48 Hours At Ground Zero

Grueling Days And Nights

It's 8:48 on Tuesday morning, two weeks to the minute that the first hijacked jet crashed into the World Trade Center. At Ground Zero, where more than 6,000 people are still missing, the solemn search for any sign of life goes on.

But even this vital work must stop to remember the thousands who are lost somewhere in these mountains of debris.

Assistant Fire Chief Frank Fellini has been at Ground Zero since the first hours of the attack. "Almost everyone knew someone. I've met five or six firefighter fathers looking for sons and sons looking for their fathers."

48 Hours was granted unprecedented access to both Ground Zero and the command center of New York's Office of Emergency Management. An army of 20,000 city, state and federal workers as well as volunteers are on the front lines, carefully sifting through debris.

While Mayor Rudy Giuliani has been leading the public charge, his top general is an unassuming career bureaucrat named Richard Sheirer.

Sheirer, a father of five who has worked for the city for 34 years, is director of the mayor's Office of Emergency Management, the agency that is the nerve center of the rescue-and-recovery effort.

"Our job is to coordinate the many agencies," he says. "We have well over 100 agencies and usually 300 to 500 people here 24 hours a day."

Sheirer's job has been to make tough decisions over the past 17 days. On Sept. 11, for example, after the two planes hit the two towers, he asked the police to crash their helicopters into any other planes that might be attacking the towers.

"There are a lot of decisions you have to make and we were all making, that when we get to sit down and think about them, they will haunt us," he says.

The city's original command center was destroyed when World Trade Center Number 7 collapsed hours after the twin towers fell. Within 48 hours, Sheirer and his people found and built a new command center inside a massive pier.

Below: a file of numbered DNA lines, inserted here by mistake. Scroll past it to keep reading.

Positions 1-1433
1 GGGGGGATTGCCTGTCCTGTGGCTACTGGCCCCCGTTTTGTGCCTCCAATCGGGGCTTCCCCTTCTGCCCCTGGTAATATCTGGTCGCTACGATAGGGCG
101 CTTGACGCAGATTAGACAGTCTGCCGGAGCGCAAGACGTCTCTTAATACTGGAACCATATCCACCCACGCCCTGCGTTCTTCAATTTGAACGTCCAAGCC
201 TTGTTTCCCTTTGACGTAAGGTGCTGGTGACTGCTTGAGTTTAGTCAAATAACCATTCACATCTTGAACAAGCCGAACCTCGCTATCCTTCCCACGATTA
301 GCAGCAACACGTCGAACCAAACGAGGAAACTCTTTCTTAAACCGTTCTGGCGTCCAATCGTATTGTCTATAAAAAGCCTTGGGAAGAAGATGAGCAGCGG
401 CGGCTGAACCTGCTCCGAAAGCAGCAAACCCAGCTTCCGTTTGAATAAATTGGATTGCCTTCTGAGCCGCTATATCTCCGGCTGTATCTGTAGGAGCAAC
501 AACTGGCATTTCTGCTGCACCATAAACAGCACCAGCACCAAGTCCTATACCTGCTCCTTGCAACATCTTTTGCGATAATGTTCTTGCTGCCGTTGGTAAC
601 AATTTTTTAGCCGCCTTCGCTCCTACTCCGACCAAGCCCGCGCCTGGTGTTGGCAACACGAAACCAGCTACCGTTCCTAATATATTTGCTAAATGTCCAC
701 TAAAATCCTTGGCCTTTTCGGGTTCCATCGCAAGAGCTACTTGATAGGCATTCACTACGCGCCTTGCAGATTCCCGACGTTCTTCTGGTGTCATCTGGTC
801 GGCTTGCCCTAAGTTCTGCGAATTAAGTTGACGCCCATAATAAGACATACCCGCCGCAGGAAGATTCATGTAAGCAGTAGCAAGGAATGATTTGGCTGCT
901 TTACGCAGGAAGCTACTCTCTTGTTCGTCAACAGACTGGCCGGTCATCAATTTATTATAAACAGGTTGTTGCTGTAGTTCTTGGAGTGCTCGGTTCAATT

Engineers pore over old maps and create new ones; the FBI tracks its investigators in the field; the sanitation department directs its trucks at Ground Zero, and a weather station watches approaching storms. It's an impressive operation, but Sheirer is modest about it.

"I'm not a hero," he says. "I'm just a guy who does his work. The real heroes are down at the World Trade Center who work 22 hours a day."

Some of those heroes are about to pull down what's left of one of the twin towers. By early evening, the top of the wall comes down. As night falls, Ground Zero becomes a dramatic landscape of destruction bathed in stadium light.

Sheirer finds the place painful. "There are a lot of friends of mine still in there, fellows whose fathers are friends of mine and I want to give them the dignity and respect they deserve," he says. He has been touched by efforts from all over, including one resue team who spent its own money and drove 58 hours with no pay to work there.

Everyone is on a mission, he says: "Twenty-four hours a day you come down here and you think it’s high noon, and that's the way it's gotta be."

It's 2:45 a.m. Wednesday, and the search goes on. On one pile of debris workers believe someone may still be alive. But on this night, the grim reality for the searchers is finding only the remains of five firefighters. Sheirer is realistic about the chances of finding survivors: "It would be a miracle but I like to believe in miracles. Everyone wants nothing more than to hear there's someone alive but it would take a miracle."

It's 6:38 a.m. Wednesday, a bright and beautiful morning; just as it was on Sept. 11. Since then, New York has changed.

The city is now being run from Pier 94, 73 blocks north of Ground Zero. There, Eddie Gabriel is very busy. Gabriel runs the operation dedicated to finding the missing, investigating the crime and restoring the city to normalcy. That day, for the first time since the attack, the city is willing to help families of the missing obtain death certficates.